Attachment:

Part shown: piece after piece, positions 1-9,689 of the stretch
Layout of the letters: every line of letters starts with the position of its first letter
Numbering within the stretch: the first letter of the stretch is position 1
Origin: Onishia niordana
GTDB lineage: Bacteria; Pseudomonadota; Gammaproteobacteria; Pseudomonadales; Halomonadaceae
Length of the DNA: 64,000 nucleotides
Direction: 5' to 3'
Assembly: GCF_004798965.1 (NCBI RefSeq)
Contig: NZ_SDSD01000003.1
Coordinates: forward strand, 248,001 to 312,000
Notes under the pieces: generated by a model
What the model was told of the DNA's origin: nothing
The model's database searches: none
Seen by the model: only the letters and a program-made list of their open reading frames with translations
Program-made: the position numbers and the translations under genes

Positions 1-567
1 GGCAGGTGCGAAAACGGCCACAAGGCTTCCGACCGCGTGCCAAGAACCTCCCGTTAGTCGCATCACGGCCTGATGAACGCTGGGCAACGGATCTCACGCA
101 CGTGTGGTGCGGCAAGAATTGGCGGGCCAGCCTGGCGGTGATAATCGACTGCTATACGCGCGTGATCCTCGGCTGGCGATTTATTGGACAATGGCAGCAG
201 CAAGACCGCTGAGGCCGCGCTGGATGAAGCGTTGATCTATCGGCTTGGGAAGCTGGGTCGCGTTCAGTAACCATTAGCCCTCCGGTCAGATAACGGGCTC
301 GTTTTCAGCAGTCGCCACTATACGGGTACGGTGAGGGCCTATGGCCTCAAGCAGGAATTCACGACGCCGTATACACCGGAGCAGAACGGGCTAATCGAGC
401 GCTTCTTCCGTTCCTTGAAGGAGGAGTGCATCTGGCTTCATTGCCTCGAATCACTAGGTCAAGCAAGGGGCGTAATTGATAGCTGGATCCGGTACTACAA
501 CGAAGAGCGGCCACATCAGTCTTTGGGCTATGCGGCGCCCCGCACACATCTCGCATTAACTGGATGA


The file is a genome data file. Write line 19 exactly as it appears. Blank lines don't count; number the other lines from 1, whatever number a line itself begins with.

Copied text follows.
201 CAAGACCGCTGAGGCCGCGCTGGATGAAGCGTTGATCTATCGGCTTGGGAAGCTGGGTCGCGTTCAGTAACCATTAGCCCTCCGGTCAGATAACGGGCTC